Defensive coordinator Mike Macdonald said Friday that Queen is “on a great trajectory right now.” After bouts of inconsistency over his first two seasons in Baltimore, the 2020 first-round pick looks like a potential every-down presence for the defense. Queen has buzzed around the pocket as a blitzer, and the Ravens’ imposing defensive line should free him to make plays as a sideline-to-sideline run stopper.


If Queen can continue to improve his awareness in coverage, he’ll be one of the Ravens’ most important defenders — and a top candidate to wear the green dot as the defense’s signal-caller. With veteran inside linebacker Josh Bynes, inside linebackers coach Zach Orr and Macdonald, his former positional coach, all back in Baltimore, Queen’s comfort with the defense is obvious.


G Ben Cleveland

As Harbaugh explained Saturday, he doesn’t make exceptions for his conditioning test: “We’re not going to put a player out there until he can do it.” And through Saturday, the fourth day of camp, Cleveland hadn’t passed the test. If the 2021 third-round pick returns to practice this week, his first workout would likely be in pads — a difficult test for any player, but especially one fighting for a starting job.

Cleveland can reassert himself in the left guard battle with a strong preseason, but he’ll return to practice having squandered valuable learning opportunities. In an up-and-down rookie year, Cleveland struggled to convert his raw strength into gap-clearing power.

TE Charlie Kolar

If recent history is any consolation to Kolar, who’ll miss several weeks while he recovers from sports hernia surgery, training camp injuries are nothing new for rookie tight ends in Baltimore. A soft-tissue injury sidelined Andrews for about two weeks in 2018. Hayden Hurst later suffered a stress fracture in his foot and missed more than a month.


Kolar, the first tight end the Ravens drafted since that class, could still make an impact this season. Bateman appeared in 12 games last season after returning from a similar injury. But if Kolar’s rehabilitation also mirrors Bateman’s, the fourth-round pick might need until next offseason to fully recover.

The first week of camp is not an ideal setting for running back breakouts. Justice Hill has held up well in pass protection, but it’s unclear how much he’ll offer as a runner.

Running backs

The first week of camp is not an ideal setting for running back breakouts — no pads, no hitting, not a lot of 11-on-11 run plays. But the Ravens have had more encouraging starts at the position. Start with the team’s injury news: J.K. Dobbins, who seemed poised for a breakout 2021 before tearing his ACL in the team’s preseason finale last summer, has not been cleared to practice. Neither has Gus Edwards, whose recovery from his own ACL injury could take even longer.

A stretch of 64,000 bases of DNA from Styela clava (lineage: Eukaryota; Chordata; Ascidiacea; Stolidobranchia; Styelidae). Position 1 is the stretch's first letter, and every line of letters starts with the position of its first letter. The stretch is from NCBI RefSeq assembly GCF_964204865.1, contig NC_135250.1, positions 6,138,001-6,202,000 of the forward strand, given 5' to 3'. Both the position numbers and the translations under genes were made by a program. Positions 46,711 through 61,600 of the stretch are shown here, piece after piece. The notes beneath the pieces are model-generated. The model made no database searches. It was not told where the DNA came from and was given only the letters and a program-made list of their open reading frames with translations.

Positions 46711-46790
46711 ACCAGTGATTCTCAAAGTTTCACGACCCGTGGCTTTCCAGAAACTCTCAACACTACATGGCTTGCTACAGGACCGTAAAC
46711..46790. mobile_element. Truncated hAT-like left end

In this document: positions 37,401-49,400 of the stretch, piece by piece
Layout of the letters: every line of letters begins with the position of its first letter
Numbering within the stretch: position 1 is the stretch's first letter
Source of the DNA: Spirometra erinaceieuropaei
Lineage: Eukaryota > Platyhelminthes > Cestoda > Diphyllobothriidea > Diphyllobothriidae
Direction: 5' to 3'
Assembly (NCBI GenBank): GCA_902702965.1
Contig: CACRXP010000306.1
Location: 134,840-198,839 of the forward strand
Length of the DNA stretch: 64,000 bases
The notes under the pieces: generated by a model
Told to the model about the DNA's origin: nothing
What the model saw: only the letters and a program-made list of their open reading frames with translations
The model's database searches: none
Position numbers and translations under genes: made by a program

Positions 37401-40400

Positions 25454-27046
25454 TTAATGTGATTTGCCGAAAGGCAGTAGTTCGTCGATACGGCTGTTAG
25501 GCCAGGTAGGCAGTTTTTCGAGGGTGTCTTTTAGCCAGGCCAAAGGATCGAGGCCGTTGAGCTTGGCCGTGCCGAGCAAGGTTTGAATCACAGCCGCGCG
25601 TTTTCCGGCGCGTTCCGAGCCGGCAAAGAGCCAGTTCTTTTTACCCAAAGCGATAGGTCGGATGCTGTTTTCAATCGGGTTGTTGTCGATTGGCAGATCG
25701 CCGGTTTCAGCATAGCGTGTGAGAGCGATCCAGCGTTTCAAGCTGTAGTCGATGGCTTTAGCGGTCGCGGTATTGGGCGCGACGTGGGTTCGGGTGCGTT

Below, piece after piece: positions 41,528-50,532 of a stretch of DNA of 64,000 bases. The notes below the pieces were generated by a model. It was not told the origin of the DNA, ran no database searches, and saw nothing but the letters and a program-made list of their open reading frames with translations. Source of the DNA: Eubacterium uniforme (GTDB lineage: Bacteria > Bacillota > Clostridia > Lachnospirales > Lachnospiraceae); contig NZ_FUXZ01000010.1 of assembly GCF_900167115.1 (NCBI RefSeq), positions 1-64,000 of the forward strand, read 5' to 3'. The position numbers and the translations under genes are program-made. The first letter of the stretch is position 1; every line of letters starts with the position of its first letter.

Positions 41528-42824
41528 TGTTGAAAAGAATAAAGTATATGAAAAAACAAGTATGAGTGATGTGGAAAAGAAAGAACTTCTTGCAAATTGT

The Ravens’ healthy running backs, meanwhile, have been solid but unspectacular. After flashing as a receiver in offseason workouts, rookie Tyler Badie has fallen off somewhat. Mike Davis and Justice Hill have held up well in pass protection, but it’s unclear how much they’ll offer as ball-carriers. New signing Corey Clement is still getting his bearings. Can someone separate from the pack before the preseason opener?

OLB David Ojabo

Nothing’s changed for Ojabo since the Ravens drafted him: He’s still unsigned, and he’s still months away, if not more, from being cleared to return from a torn Achilles tendon. The second-round pick was around the team for offseason workouts, but a disagreement over guaranteed money in Ojabo’s rookie contract has kept him away from the Ravens’ facility.


Ojabo can continue his rehab without the help of team doctors, but transitioning to the NFL can be as much a mental challenge as it is a physical test for rookies. The sooner Ojabo’s back for team meetings, the happier Ravens coaches will be.

Former Navy inside linebacker Diego Fagot will need a strong preseason and perhaps some roster luck to secure a spot on the Ravens' roster.

Undrafted rookies

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For the second time in three years, the Ravens’ initial 53-man roster could have no undrafted rookies. The team’s 16-year streak of keeping at least one undrafted free agent ended in 2020, then got back on track last year with the help of safety Ar’Darius Washington. But a roster crunch this preseason won’t make a repeat easy.

The Ravens added six wide receivers after the draft, including notable names like Slade Bolden, a national champion at Alabama, and Makai Polk, who had 1,046 yards last season at Mississippi State. But not even the group’s early standout, Fort Valley State’s Shemar Bridges, has proven more deserving of a roster spot than veteran Jaylon Moore. Other fringe players, like former Navy inside linebacker Diego Fagot, will need strong preseasons and perhaps some roster luck to secure a spot.

Preseason, Week 1



Thursday, Aug. 11, 7:30 p.m.